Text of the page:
Santa Fe Archbishop John Wester didn’t name any names, but he is expressing concerns about some of the presidential candidates' rhetoric on immigration issues, according to the Associated Press. He calls some of the candidates' views “deplorable” and contends, "It's scapegoating and targeting people like the immigrant, the refugee and the poor."
Wester also said he hoped the issue surrounding refugees fleeing violence in Syria gets more attention as the presidential campaign moves toward the general election. He said various nonprofit groups and Catholic relief organizations are working to resettle the refugees.
Registration Deadline Nears
Speaking of elections, you have until next Tuesday, May 10, to register to vote. That’s when early voting starts at the Santa Fe County Clerk’s office.  

PNM’s Earnings Shrink
With its earnings plummeting, the Public Service Company of New Mexico might want to take advantage of a federal program that awards millions in grant money to software developers, solar companies and utilities to help accelerate the integration of solar energy into the nation’s electrical grid.

Getting Older
We didn’t know this, but by the year 2030, New Mexico will rank third in the nation in percentage of population ages 60 and older; currently it ranks 10th, according the New Mexico Department of Aging and Long-Term Services. The health department says to avoid mobility issues that come with aging, like arthritis, the best thing to do is to exercise and stay on the move

Sweet Spot
If you really want to move it, head to Pie Town. SFR’s Elizabeth Miller, like us, loves pie, and she has an interesting cover story on New Mexico’s “timeless destination” and Arthur Drooker's photo project documenting some of the old-timers.

Read the Annual Manual

Annual ManualWednesday, May 4, 2016 by Julie Ann Grimm

Dear Reader,

If you’re reading this magazine, you already know that Santa Fe’s place in the rugged culture of the West is undeniable. People here don’t do things the way they’re done back East, or even in our neighboring megapolis cities along the interstate corridor. Living life your own way matters here—where the moniker “the City Different” has been around since the early 1900s.

We like hole-in-the-wall shopping stops, self-motivated local businesses, unique regional foods and hidden pocket parks. We don’t always build things from the ground up, preferring instead to reimagine and repurpose. That’s why our favorite community theater is in an old mechanic’s garage and why a former military armory is a successful contemporary art spot. It’s why this year’s commissioned Annual Manual tin cover art is a unique blend of traditional and modern styles.

Going DIY isn’t for the faint of heart. Santa Fe Reporter’s 40- plus-year history as the alt-weekly in New Mexico’s capital city is the very definition of the idea. We present this guide to our city for locals and visitors with a challenge for 2016: Soak in the history and culture, and make it your own.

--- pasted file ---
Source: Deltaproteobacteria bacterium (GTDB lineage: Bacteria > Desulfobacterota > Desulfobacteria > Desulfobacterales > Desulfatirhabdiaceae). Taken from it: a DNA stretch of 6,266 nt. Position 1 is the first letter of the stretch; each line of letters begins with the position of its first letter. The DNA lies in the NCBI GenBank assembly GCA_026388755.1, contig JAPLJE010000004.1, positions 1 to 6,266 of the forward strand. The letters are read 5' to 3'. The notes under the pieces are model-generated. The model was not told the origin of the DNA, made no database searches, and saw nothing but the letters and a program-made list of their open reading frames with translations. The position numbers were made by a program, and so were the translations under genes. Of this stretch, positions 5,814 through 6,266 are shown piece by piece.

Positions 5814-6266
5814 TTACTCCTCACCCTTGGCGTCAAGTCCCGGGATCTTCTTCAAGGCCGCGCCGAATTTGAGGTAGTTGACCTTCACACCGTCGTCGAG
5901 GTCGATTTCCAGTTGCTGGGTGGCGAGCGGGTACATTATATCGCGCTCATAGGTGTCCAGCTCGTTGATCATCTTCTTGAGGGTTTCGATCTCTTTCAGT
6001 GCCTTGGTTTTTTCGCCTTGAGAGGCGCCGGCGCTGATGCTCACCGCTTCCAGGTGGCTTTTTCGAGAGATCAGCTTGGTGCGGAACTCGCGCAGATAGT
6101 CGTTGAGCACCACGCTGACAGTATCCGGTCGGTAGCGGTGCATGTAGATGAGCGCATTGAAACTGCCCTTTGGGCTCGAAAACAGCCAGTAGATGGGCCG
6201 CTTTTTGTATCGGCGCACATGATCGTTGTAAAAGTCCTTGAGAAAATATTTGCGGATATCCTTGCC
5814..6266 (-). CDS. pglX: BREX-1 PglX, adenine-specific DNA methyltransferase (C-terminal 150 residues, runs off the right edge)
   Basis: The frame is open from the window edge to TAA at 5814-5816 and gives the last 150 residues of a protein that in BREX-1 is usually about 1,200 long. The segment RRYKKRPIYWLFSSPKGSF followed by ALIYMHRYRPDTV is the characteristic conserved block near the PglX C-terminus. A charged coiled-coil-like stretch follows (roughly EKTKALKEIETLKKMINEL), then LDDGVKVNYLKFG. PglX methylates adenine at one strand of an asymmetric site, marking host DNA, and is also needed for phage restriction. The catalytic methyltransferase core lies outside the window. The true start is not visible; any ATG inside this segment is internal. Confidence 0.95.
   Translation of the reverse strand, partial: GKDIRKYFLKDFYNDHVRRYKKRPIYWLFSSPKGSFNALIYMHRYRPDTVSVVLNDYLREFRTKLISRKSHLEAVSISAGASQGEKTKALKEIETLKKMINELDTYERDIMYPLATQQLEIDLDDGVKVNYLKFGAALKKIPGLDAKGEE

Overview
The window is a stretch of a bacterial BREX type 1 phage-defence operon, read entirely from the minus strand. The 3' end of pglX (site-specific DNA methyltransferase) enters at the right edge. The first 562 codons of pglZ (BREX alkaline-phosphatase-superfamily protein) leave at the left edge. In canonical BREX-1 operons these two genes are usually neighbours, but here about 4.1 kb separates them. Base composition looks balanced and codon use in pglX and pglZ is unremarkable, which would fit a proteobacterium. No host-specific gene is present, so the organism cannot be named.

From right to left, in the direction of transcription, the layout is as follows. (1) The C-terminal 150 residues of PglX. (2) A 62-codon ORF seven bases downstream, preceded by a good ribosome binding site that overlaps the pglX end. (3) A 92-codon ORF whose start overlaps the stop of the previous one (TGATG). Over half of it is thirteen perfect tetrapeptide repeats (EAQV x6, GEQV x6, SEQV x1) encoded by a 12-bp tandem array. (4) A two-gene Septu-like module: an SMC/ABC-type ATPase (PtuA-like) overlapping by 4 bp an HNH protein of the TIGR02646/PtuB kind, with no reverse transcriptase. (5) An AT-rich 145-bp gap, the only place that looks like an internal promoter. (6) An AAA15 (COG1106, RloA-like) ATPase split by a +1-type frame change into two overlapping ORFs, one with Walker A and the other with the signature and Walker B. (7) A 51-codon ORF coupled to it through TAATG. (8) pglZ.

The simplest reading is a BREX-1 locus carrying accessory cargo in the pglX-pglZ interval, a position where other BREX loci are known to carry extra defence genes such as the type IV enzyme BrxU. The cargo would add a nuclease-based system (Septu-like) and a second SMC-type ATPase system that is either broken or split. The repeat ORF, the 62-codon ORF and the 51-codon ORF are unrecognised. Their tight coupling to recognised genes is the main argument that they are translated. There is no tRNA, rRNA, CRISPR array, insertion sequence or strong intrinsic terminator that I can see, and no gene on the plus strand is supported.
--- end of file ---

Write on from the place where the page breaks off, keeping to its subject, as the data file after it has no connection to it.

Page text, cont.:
We’re so glad you’ll join us.


Julie Ann Grimm
Editor


READ THE ANNUAL MANUAL


Pop Quiz

District Attorney

Local NewsWednesday, May 4, 2016 by SFR

Meet the prosecutors. This week, we quizzed the three Democrats vying for the party nomination for 1st Judicial District attorney, serving Santa Fe, Rio Arriba and Los Alamos counties. Marco Serna and Maria Sanchez-Gagne are both running to unseat Jennifer Padgett, the incumbent, when voters hit the polls June 7. The winner faces an unopposed Republican in the general election in November. The rules of Pop Quiz are simple: We record the entire conversation and report the answers verbatim. No research allowed, and if candidates call back later with the right answer, too bad. Listen to recordings of these and previous quizzes at SFReporter.com/primary

The Questions

  1. What is the most commonly charged misdemeanor in the 1st Judicial District?
  2. How many inmates are on death row in New Mexico? What are their names?
  3. Describe LEAD.
  4. How many problem-solving courts are there in the district, and what types are there? Where are they located?
  5. What are the potential punishments for a fifth-time DWI offender?


MARIA SANCHEZ-GAGNE is former director of the Border Violence Division of the attorney general’s office.

1. I haven’t worked in the misdemeanor level for some time. I’m going to guess that it could be possibly batteries?

2. I think there’s two, and I know one is Robert Fry.

3. The Law Enforcement Assisted Diversion program? That is a program which is designed for treatment. It’s a diversion program, rather than prosecution, and it is for nonviolent offenders. And they must be charged or be involved with opiates. And they are given treatment and no prosecution for nonviolent felonies. Nonviolent crimes. And that is sponsored by the Santa Fe Police Department.

4. Okay, you’re going to have to define for me what you describe as problem-solving courts. [SFR: “It is a term that courts use to describe a certain type of court.”] I’m not absolutely clear on the term, but I’m assuming it’s drug courts. There’s drug court and teen court. There are at least two to three drug courts, and two to three teen courts. They’re in Santa Fe, Los Alamos and Rio Arriba.